We respectfully request that the Council place on the ballot reinstatement of Section 61: Social Service Department and Section 60: Department of Public Health.   We believe that these sections can be appropriately updated for our current form of government; number of Council Districts: and current social challenges.  We accept those reasonable technical amendments, by the committee and Council. We believe that these two sections can be combined and incorporate some of the splintered and disassociated efforts, to increase efficiency and effectiveness of service coordination and delivery, increased charitable or philanthropic giving, and residential advocacy and oversight

    We request the opportunity to be noticed and heard concerning this ballot proposal.  Thank you for providing the public with this opportunity to participate in formation of its government,



    Ramla Sahid, Ballot Proposal Chairwoman

    LUKE  16  19-31

    john stump
    john stump subscriber

    Here is my thoughts on today’s Street People item.  To call them “Homeless” is about as sensitive as calling the undocumented “illegals” or Elected Officials as just “Politicians”.  San Diego is just as much their home as you and I. 

    I am suggesting two things:

    1.Form AD Hoc Council Action Committee; and

    2.The new proposed City Budget must contain DEPARTMENT DETAIL for Human Health, Housing, & Services

    The current Housing Commission may be a component of that approach but it has demonstrated that it is incapable of leading the full effort

    All the best,

    John W. Stump, III

    City Heights, California 92105


    Honorable City Council,

                Thank you for scheduling a special hearing on the continuing and accelerating crisis concerning Human Health, Housing, & Services.  This subject is not new or unique to our City or our times.  Whenever people gather into Cities, municipalities are confronted with large numbers of displaced, poor, dysfunctional, and homeless persons.  Some survive along our streets, in our parks, libraries, jails. abandoned buildings and on our own couches.  What is new is the 50 year San Diego experiment to make these Sisters and Brothers someone else’s problem.

    Some 50 years ago Human Health, Housing, & Services were removed from the City’s Budget Department Detail.  That experiment has not worked and will not work.  It is all right to admit we made a mistake and begin again to address Human Health, Housing, & Services

    The Charter continues to place that responsibility on the Council - The San Diego City Charter currently provides that “, Section 26.1: Public Services Required:  It shall be the obligation and responsibility of The City of San Diego to provide public works services, water services, building inspection services, public health services, park and recreation services, library services, and such other services and programs as may be desired, under such terms and conditions as may be authorized by the Council by ordinance.” [Emphasis added, ARTICLE V, EXECUTIVE AND ADMINISTRATIVE SERVICE].  The Charter further provides, “…that suitable provision may be made for the aid and support of the poor.”  [Emphasis added, ARTICLE VII FINANCE, Section 93: Loans and Advances].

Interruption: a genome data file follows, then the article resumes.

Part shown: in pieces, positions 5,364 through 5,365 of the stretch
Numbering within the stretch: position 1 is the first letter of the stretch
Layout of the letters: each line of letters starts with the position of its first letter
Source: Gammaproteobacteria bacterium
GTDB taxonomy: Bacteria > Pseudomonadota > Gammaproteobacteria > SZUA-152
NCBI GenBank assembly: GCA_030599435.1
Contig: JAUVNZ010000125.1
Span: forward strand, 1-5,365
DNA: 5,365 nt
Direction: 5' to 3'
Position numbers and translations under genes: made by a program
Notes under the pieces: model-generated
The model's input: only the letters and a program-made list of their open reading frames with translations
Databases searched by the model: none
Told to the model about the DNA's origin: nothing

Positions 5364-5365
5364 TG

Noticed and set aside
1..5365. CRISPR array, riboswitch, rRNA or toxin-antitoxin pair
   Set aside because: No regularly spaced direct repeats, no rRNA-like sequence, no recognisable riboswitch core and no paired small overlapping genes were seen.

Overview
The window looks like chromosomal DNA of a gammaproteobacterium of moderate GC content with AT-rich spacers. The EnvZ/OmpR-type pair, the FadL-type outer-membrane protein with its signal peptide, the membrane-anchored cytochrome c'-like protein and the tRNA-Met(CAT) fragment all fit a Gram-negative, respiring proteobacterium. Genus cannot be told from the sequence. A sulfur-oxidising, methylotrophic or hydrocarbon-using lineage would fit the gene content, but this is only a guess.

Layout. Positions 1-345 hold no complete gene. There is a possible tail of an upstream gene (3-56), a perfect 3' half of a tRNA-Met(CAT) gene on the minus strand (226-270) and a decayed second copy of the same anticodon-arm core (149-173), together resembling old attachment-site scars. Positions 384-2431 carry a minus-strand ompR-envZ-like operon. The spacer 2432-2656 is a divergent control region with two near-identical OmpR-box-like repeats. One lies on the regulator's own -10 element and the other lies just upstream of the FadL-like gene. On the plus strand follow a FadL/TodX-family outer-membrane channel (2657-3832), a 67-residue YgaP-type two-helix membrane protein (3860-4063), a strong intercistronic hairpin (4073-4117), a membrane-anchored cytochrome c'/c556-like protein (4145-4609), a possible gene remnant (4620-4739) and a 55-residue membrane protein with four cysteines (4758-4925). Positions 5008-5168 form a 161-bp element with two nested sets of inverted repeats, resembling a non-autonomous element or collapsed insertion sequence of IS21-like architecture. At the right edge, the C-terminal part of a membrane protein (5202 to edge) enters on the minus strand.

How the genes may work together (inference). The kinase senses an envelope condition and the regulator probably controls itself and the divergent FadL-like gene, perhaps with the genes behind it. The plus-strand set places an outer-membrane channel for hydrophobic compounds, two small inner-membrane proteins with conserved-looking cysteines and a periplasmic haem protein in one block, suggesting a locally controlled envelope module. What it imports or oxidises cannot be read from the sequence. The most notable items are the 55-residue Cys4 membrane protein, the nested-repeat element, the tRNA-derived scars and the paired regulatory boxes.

The Council knows that I have appeared before you, for more than a decade, seeking funding for the poor.            It is time, for the Council to begin meaningful action by directing that the preparation of the new proposed City Budget contain DEPARTMENT DETAIL for Human Health, Housing, & Services.  The current Budget contains, more than $100 million Dollars of  Department Detail for Arts & Culture; Special Promotional Program; Maintenance Zoo Animal Collections; Animal Control Services and other items that are lower on Maslow’s Hierarchy of Needs than Human Health, Housing, & Services.

    I request, that in addition to other specific actions or referrals the Council takes, include direction concerning the new proposed Budget.  Citizens should be able to see the Council’s commitment to the poor and public health, as required by the Charter.

    Respectfully submitted,

    John Stump

    I have presented below and in the attached documents a previous recommendation from the Democratic Women’s Club.  The DWC and a large group of Citizens appeared before the Rules Committee and full City Council to advocate for comprehensive change

    Omar Passons
    Omar Passons subscribermember

    Yes. This. Now let's get more people saying this in public, in policy meetings, etc. There are some additional sobering statistics on the challenges homeless children face - or children who wind up in the system because their parents are unable to care for them. This is an issue that has devastating long term impacts. I'm glad to see someone with your profile calling for this so publicly.

    Bruce Higgins
    Bruce Higgins subscriber


    I agree that permanent supportive housing is the way to solve the problem.  Perhaps some form of pre-approved development plan can cut down the years long process to construct new housing for the homeless.  The question is what do we do for the homeless in the meantime?  Do we focus everything on building housing and leave them on their own until then?  It is going to rain this week, how do we address their misery until we can get housing built?